9. Coaching the Coach: A Program for Development of Faculty Portfolio Coaches.

    Science.gov (United States)

    Kopechek, Jack; Bardales, Cheryl; Lash, A Todd; Walker, Curtis; Pfeil, Sheryl; Ledford, Cynthia H

    2017-01-01

    Faculty coaching is recognized as an essential element for effective use of portfolios in undergraduate medical education, yet best practices for training these coaches are uncertain. New portfolio coaches participated in a multifaceted training program that included orienting modules, a 7.5-hr training workshop featuring analysis of reflective writing, an Observed Structured Teaching Exercise (OSTE), and subsequent longitudinal coaches' meetings for timely task training. Four desired coaching skills were emphasized in the initial training: creating a safe environment, explicitly using performance data, asking questions that elicit reflection, and guiding the student to develop future goals and plans. We collected and analyzed several outcomes: (a) coaches' self-assessment at key intervals, (b) open-ended written responses to three coaching vignettes, (c) video recordings of the OSTE, and (d) subsequent student evaluation of the coach. In an attempt to capture learning from the workshop, both the responses to written vignettes and the video-recorded encounters were coded for presence or absence of the four desired skills. Our portfolio and coaching program was instituted as part of a major undergraduate medical education reform. A new cohort of 25 coaches is enrolled with each matriculating student class, and each coach is assigned to work individually with 8-10 students, forming a coaching relationship that continues over 4 years. Coaches are compensated at 5% full-time equivalent. On coach self-assessment, the majority of coaches reported significant improvement in their perceived ability to assess a student's level of reflection, enhance reflection, use performance data, and guide a student to develop goals and plans. After two semesters, coach perception of improved abilities persisted. Students rated coaches as excellent (82%), reporting that coaches created safe environments (99%), promoted insight (92%), and aided in goal setting (97%). Written responses to

  10. Evaluation of the Use of Home Blood Pressure Measurement Using Mobile Phone-Assisted Technology: The iVitality Proof-of-Principle Study

    NARCIS (Netherlands)

    Wijsman, L.W.; Richard, E.; Cachucho, R.; Craen, A.J. de; Jongstra, S.; Mooijaart, S.P.

    2016-01-01

    BACKGROUND: Mobile phone-assisted technologies provide the opportunity to optimize the feasibility of long-term blood pressure (BP) monitoring at home, with the potential of large-scale data collection. OBJECTIVE: In this proof-of-principle study, we evaluated the feasibility of home BP monitoring

  11. Evaluation of the Use of Home Blood Pressure Measurement Using Mobile Phone-Assisted Technology: The iVitality Proof-of-Principle Study

    NARCIS (Netherlands)

    Wijsman, Liselotte W.; Richard, Edo; Cachucho, Ricardo; de Craen, Anton J. M.; Jongstra, Susan; Mooijaart, Simon P.

    2016-01-01

    Mobile phone-assisted technologies provide the opportunity to optimize the feasibility of long-term blood pressure (BP) monitoring at home, with the potential of large-scale data collection. In this proof-of-principle study, we evaluated the feasibility of home BP monitoring using mobile

  12. Orthostatic changes in blood pressure and mortality in a nursing home population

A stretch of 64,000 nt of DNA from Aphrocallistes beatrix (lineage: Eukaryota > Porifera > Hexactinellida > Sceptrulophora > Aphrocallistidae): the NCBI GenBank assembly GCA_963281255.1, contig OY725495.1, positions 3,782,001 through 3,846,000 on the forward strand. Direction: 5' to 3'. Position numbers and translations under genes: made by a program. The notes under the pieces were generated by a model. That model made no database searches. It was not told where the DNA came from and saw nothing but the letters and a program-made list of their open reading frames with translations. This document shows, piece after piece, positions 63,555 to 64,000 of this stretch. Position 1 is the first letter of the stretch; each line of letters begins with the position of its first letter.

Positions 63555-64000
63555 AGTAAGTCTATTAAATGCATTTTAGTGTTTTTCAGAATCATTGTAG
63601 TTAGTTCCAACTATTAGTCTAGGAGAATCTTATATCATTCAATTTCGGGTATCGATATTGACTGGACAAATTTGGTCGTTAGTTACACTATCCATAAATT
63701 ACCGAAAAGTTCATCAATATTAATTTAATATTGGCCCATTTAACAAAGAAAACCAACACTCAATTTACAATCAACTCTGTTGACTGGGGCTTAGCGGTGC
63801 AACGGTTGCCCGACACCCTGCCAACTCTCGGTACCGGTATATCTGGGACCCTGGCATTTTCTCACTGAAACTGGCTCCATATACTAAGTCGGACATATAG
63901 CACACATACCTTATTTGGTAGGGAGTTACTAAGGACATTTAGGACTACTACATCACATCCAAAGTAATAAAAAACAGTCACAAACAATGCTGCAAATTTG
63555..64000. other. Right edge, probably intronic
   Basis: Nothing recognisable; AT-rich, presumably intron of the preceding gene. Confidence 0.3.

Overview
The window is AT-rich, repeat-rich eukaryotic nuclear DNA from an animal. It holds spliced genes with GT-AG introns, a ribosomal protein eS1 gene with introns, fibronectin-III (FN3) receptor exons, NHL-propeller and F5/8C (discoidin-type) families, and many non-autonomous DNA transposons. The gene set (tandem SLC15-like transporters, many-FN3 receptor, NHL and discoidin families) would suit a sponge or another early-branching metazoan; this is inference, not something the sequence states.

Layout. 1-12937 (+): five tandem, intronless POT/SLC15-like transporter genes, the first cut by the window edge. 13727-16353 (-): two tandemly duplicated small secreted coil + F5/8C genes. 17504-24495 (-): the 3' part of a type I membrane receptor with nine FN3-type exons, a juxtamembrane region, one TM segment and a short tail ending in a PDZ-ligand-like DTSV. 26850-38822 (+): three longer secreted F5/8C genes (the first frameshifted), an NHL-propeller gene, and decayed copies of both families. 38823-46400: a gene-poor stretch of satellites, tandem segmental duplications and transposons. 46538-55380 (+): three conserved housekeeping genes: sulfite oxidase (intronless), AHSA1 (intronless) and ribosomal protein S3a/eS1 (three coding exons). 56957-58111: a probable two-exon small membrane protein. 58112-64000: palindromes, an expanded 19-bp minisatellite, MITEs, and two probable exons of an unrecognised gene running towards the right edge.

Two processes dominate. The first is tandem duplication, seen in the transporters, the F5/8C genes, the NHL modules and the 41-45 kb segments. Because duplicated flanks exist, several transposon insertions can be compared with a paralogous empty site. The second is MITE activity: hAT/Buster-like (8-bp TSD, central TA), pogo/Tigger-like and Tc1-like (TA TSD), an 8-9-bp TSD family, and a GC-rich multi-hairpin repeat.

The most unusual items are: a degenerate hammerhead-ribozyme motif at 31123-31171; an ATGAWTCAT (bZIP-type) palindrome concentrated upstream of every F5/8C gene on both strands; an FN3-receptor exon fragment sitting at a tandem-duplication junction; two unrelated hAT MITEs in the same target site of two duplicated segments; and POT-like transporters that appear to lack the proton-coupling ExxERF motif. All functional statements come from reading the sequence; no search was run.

NARCIS (Netherlands)

    Hartog, Laura C.; Hendriks, Steven H.; Cimzar-Sweelssen, Mateja; Knipscheer, Astrid; Groenier, Klaas H.; Kleefstra, Nanne; Bilo, Henk J. G.; van Hateren, Kornelis J. J.

    Objective: Hypertension, orthostatic hypotension and orthostatic hypertension (OHT) are highly prevalent in old age. The associations in the very elderly and frail patients between blood pressure, and especially orthostatic changes in blood pressure, and mortality are unclear. We aimed to

  13. COACHING A MUSICAL MINDSET

    Directory of Open Access Journals (Sweden)

    Line Fredens

    2017-01-01

    Full Text Available This article describes and analyzes the improvisational and innovative process that takes place among professional musicians during the extraordinary concert. The aim is to draw parallels to the professional coaching conversation in order to examine what new angles this analogy can contribute in proportion to coaching as a practice. In other words, how can an analysis of the musician’s communication during a successful concert shed light on what is happening in a successful professional dialogue. The article contains both empirical data and theory. The empirical data comes to results from a qualitative study undertaken in connection with my thesis within the Master of Learning Processes Specializing in Organizational Coaching at Aalborg University, and is based on interviews with five professional orchestra musicians from the Royal Danish Orchestra, the Copenhagen Phil and the Danish National Symphony Orchestra

  14. Faculty Development through Cognitive Coaching

    Science.gov (United States)

    Bair, Mary Antony

    2017-01-01

    This paper describes a faculty development project in which 12 teacher educators used the Cognitive Coaching model to engage in critical reflections about their teaching. Each identified an aspect of their teaching they wanted to improve and a colleague to serve as coach. Participants engaged in Cognitive Coaching cycles, consisting of planning…

  15. White-coat, masked and sustained hypertension detected by home blood pressure monitoring in adolescents: prevalence and associated factors.

    Science.gov (United States)

    Jardim, Thiago Veiga; Carneiro, Carolina de Souza; Morais, Polyana; Roriz, Vanessa; Mendonça, Karla Lorena; Nascente, Flávia Miquetichuc; Póvoa, Thaís Inácio Rolim; Barroso, Weimar Kunz Sebba; Sousa, Ana Luiza Lima; Jardim, Paulo César Veiga